Wearing Racist Halloween Costumes Was Never OK, But In 2018 It's An Even Bigger Issue

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As a Latinx woman who comes from a family of Mexican immigrants, the truth is that Halloween, much like Cinco De Mayo, can be mentally exhausting. While for a lot of people this is a time to simply be carefree with their clothing choices, for me and many in my community, taking on the chore of calling out racist Halloween costumes year after year has become the norm.

For those who don't identify as Latinx (or at least have an understanding of our cultures) it might be easy to apply sugar skull makeup, dress up as a mariachi band member, or put on a sombrero without thinking twice. But as innocent as anyone's intentions may be, the truth is that going out as a caricature of Mexican culture is extremely harmful to our community — especially in 2018.

The offensive costumes do nothing but play into the false narratives the current administration is spreading about the Latinx and immigrant community, not only by perpetuating stereotypes, but also by being dismissive of Mexico's complex cultures.

In recent years, and thanks to the popularity of 2014’s Book of Life film, and last year’s Pixar movie Coco, holidays like Day of the Dead have gained major mainstream popularity, bringing sugar skulls and La Catrina costumes along for the ride. But still, many don't really understand their significance.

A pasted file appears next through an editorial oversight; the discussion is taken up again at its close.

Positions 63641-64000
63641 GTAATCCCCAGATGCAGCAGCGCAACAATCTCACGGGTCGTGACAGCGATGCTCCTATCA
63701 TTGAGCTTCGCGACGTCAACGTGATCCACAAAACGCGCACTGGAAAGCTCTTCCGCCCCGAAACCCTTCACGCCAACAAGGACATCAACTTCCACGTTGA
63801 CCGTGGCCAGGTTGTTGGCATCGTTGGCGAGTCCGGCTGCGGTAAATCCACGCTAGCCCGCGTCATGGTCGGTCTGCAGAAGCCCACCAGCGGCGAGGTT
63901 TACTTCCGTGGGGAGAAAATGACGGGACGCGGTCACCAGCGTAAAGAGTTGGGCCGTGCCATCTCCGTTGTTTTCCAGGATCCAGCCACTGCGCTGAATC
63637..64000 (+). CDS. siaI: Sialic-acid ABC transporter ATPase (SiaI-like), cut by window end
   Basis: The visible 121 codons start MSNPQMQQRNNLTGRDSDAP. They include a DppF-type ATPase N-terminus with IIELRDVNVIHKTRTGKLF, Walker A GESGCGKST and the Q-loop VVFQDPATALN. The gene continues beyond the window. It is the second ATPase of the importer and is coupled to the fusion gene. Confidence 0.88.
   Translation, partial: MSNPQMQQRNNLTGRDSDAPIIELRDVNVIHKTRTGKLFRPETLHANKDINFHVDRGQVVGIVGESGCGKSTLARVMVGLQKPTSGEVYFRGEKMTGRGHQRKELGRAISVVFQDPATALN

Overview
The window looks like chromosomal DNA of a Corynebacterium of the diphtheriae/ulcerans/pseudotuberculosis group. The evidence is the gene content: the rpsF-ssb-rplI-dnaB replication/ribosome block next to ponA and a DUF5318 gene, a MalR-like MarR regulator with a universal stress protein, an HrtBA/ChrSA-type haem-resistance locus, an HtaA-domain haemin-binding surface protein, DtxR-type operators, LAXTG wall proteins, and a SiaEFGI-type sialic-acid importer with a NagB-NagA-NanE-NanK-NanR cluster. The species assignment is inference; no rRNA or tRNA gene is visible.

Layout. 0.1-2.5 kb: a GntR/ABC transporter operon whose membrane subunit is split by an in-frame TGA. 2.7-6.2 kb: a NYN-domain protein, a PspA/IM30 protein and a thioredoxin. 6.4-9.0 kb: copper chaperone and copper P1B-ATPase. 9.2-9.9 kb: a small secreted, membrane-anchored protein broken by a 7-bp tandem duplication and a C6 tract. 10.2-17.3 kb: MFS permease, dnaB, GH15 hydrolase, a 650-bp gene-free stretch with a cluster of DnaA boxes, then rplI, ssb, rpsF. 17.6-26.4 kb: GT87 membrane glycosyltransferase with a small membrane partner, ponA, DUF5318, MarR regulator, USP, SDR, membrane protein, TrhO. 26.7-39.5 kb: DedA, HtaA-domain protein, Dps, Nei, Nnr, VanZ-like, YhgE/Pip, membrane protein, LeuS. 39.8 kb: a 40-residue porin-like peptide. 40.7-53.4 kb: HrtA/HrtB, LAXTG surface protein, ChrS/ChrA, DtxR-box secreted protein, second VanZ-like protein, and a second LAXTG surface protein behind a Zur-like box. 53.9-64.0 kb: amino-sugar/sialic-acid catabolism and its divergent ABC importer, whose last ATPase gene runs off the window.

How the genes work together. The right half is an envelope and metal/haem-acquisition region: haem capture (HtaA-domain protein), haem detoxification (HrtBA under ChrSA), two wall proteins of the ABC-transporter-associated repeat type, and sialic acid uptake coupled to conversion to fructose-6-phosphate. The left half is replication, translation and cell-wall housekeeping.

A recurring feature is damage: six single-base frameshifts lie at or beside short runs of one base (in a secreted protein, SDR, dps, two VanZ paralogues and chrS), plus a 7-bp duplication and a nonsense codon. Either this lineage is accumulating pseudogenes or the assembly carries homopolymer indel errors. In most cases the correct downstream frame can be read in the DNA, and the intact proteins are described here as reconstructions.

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The sacred tradition of Day of the Dead, which takes place on November 2, is not meant to be some sort of supernatural experience, but instead a time to remember those who have passed on as they visit the realm of the living on this night each year. One of my favorite traditions of the holiday is setting up the Día De Los Muertos altar with my abuelita. We take pride in knowing that for that one night, our loved ones will be with us. This is a tradition that most Mexicans hold close to their hearts.

La Catrina is a figure symbolizing that we die, we are all turned into skeletons. Thus our social class, or the types of clothes we wear, do not play a significant role in the afterlife. The original Catrina was first depicted around 1910 to 1913 by Mexican illustrator and cartoonist José Guadalupe Posada in his painting "La Calavera Garbancera." Around 30 years later, Mexican painter Diego Rivera re-created the now iconic Catrina, dressed in elegant clothing and an ostentatious feathered hat for his “Sueño de Una Tarde Dominical en la Alameda Central” mural in 1947.

So to portray La Catrina as a mere "sugar skull" or a "sexy señorita," along with any other exaggerated Mexican stereotype is to undermine the ancestral significance of these figures.

We take pride in knowing that for that one night, our loved ones will be with us.

But while these costume choices have long been problematic, the current political climate in 2018 made things a lot more dangerous.